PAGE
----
Connecting with voters: Does being a 'normal bloke' work?

Australian Prime Minister Tony Abbott before downing a pint of beer in Sydney - April 18, 2015 Image copyright Australian Women's Weekly
Image caption Tony appeared to have done this before

Footage of Tony Abbott downing a beer in short order at the weekend to the cheers of young sportsmen in a Sydney pub has polarised opinion in Australia, with some commending the prime minister for showing he is a "regular bloke" and others shaking their heads at what they regard as overly macho, unstatesmanlike behaviour.

The grainy nature of the footage, which subsequently went viral, suggests this was a spontaneous, off-the-cuff moment captured on a mobile phone - but Mr Abbott's relaxed demeanour and willingness to take on the "manly" challenge set by a group of younger men is likely to have left his image managers smiling.

Appearing down to earth and at ease with the voters they encounter seems to be regarded as the elixir of modern, (still) male-dominated politics in many countries. The process began in the television age and has now been sharpened by an internet age in which videos and photos are posted, shared and re-shared at warp speed.

Appearing out of touch, on the other hand, is regarded as political Kryptonite.

Strip club visit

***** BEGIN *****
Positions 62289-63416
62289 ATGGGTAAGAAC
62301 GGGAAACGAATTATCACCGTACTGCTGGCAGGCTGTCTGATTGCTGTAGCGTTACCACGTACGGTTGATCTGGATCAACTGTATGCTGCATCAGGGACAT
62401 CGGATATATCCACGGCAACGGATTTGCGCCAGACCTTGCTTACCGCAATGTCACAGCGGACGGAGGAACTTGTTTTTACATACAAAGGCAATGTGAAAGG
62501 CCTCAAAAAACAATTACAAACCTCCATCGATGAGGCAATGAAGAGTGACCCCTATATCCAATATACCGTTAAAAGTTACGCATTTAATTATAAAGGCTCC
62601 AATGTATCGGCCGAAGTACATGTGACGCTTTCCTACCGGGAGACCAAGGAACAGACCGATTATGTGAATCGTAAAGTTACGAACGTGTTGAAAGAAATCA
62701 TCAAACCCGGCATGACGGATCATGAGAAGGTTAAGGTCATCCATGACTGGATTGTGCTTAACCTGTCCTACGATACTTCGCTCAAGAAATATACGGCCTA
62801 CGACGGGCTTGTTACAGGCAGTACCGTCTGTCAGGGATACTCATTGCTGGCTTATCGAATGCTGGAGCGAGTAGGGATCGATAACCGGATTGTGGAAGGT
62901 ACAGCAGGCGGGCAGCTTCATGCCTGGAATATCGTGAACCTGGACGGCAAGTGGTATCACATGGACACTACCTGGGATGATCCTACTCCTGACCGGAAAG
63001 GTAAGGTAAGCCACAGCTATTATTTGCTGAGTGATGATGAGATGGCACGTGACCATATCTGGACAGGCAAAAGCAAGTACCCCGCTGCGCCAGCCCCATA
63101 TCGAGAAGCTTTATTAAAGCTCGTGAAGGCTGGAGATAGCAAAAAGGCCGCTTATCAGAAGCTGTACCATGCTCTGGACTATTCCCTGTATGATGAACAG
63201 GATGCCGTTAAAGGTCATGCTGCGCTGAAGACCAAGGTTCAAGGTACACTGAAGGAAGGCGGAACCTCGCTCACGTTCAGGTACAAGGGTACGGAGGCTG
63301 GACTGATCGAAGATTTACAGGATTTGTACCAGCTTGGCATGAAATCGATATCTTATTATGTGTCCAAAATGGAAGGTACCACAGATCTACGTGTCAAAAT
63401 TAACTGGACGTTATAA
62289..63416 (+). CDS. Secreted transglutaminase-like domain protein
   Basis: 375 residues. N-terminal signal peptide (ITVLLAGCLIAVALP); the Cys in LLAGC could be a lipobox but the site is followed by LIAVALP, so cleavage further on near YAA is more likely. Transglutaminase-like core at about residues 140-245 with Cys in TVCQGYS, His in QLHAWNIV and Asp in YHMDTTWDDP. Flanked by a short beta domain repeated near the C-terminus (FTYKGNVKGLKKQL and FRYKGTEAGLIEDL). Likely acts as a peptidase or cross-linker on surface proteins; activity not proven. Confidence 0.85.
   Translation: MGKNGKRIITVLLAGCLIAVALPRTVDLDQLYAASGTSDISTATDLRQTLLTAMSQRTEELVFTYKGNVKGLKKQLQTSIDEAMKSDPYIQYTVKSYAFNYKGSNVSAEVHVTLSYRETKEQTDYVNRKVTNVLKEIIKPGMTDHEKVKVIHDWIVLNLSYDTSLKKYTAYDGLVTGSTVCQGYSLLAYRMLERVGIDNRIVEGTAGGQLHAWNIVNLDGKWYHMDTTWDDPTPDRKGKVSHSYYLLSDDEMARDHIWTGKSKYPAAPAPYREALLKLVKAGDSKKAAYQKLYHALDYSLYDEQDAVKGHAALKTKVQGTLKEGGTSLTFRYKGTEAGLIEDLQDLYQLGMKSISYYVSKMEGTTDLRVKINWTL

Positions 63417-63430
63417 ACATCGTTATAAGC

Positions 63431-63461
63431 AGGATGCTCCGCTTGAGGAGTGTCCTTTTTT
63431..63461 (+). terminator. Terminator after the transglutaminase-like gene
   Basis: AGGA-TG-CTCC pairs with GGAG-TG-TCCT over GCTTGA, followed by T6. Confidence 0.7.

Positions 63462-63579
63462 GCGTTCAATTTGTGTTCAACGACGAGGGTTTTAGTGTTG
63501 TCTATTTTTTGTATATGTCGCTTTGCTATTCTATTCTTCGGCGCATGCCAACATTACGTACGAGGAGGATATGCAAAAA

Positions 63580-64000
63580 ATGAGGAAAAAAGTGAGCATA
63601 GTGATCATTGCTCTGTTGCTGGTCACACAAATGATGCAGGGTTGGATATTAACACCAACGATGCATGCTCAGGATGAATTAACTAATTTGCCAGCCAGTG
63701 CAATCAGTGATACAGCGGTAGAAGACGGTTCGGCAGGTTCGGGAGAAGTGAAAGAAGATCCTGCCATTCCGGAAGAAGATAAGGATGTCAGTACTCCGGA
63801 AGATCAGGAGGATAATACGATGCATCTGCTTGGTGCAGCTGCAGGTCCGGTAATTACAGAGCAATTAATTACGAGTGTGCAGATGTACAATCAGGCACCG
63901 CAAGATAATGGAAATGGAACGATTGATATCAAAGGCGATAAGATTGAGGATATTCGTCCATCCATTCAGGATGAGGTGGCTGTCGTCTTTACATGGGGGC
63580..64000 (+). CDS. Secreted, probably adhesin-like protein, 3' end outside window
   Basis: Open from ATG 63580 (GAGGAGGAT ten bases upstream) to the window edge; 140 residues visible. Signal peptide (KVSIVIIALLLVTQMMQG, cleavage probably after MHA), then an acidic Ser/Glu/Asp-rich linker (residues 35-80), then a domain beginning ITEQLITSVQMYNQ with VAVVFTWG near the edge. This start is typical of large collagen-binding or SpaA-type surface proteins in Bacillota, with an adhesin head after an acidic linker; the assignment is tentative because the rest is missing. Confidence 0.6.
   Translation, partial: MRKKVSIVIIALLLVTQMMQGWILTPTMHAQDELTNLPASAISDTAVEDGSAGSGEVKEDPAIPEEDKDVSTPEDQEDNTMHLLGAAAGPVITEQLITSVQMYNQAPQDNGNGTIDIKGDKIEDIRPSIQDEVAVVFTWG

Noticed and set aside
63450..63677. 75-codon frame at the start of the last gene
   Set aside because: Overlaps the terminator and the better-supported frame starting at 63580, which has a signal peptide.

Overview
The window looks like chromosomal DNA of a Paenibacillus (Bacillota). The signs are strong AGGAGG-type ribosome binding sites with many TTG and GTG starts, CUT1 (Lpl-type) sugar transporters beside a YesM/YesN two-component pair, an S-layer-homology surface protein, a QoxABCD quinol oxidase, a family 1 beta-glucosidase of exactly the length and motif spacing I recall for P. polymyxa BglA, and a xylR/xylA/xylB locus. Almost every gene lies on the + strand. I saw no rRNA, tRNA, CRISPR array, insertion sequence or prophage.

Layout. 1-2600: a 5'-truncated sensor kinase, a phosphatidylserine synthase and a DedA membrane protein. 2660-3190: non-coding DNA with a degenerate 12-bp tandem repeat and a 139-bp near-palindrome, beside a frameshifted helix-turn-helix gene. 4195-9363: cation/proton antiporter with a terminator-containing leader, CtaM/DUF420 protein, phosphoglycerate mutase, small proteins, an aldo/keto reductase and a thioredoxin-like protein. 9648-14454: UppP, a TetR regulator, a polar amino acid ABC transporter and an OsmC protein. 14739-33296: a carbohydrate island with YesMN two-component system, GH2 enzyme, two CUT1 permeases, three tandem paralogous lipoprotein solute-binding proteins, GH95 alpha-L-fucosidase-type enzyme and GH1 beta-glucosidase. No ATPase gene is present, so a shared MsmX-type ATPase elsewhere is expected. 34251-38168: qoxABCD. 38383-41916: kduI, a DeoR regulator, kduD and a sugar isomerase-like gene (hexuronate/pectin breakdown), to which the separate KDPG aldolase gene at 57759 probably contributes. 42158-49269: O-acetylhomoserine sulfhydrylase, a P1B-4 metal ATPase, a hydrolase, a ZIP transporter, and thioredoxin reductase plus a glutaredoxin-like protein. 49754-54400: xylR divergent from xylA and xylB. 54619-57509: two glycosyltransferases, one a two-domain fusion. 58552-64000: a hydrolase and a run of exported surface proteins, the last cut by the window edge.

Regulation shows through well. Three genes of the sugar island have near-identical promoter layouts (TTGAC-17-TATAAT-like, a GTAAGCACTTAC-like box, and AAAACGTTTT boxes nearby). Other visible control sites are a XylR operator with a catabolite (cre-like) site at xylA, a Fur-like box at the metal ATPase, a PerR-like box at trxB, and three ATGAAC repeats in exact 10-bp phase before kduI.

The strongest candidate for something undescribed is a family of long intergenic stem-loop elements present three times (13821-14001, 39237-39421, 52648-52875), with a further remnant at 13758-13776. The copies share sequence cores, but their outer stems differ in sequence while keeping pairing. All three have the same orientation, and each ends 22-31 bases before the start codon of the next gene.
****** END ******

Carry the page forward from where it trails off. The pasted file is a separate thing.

Mr Abbott is not the first Australian politician whose timed beer-drinking exploits have become part of his public image.

Former Labor Prime Minister Bob Hawke went so far as to describe his downing of two-and-a-half pints (1.4 litres) of ale in 11 seconds while a student at Oxford University as something that "was to endear me to some of my fellow Australians more than anything else I ever achieved".

Image copyright AP
Image caption George W Bush's reputation for verbal gaffes did not stop him winning two US presidential elections

For David Briggs, of Australian polling and research organisation Galaxy International, there is an upside to politicians like Tony Abbott being seen as a "normal bloke".

"It certainly beats being written off as an arrogant tosser," he says frankly.

But this effect is hard to read when examining opinion polls, Mr Briggs says, as perceptions of parliamentary leaders do not change dramatically in the short term.

However, polling evidence suggests that the revelation in 2007 that then Australian opposition leader Kevin Rudd had visited a strip club during a visit to the US actually worked in his favour.

"Some suggested this confirmed he suffered poor judgement and was not a suitable prime minister," says Mr Briggs. "However, our poll conducted at the time confirmed that to the overwhelming majority of Australian voters, this incident simply demonstrated that he was a normal bloke.

"This view was shared by both men and women... with his reputation as a normal bloke enhanced, he went on to win a federal election a few months later."

Image copyright AFP
Image caption Having lunch has become a hazardous occupation for UK politicians

But then this can also work the other way. To the despair of their image-makers, some politicians' attempts to forge a bond with ordinary folk often come to grief.

Former UK opposition leader William Hague's claim to have drunk 14 pints of beer a day in his younger days was mocked at the time, as was then Prime Minister Tony Blair's apparent adoption of "estuary English" while appearing on a popular TV chat show.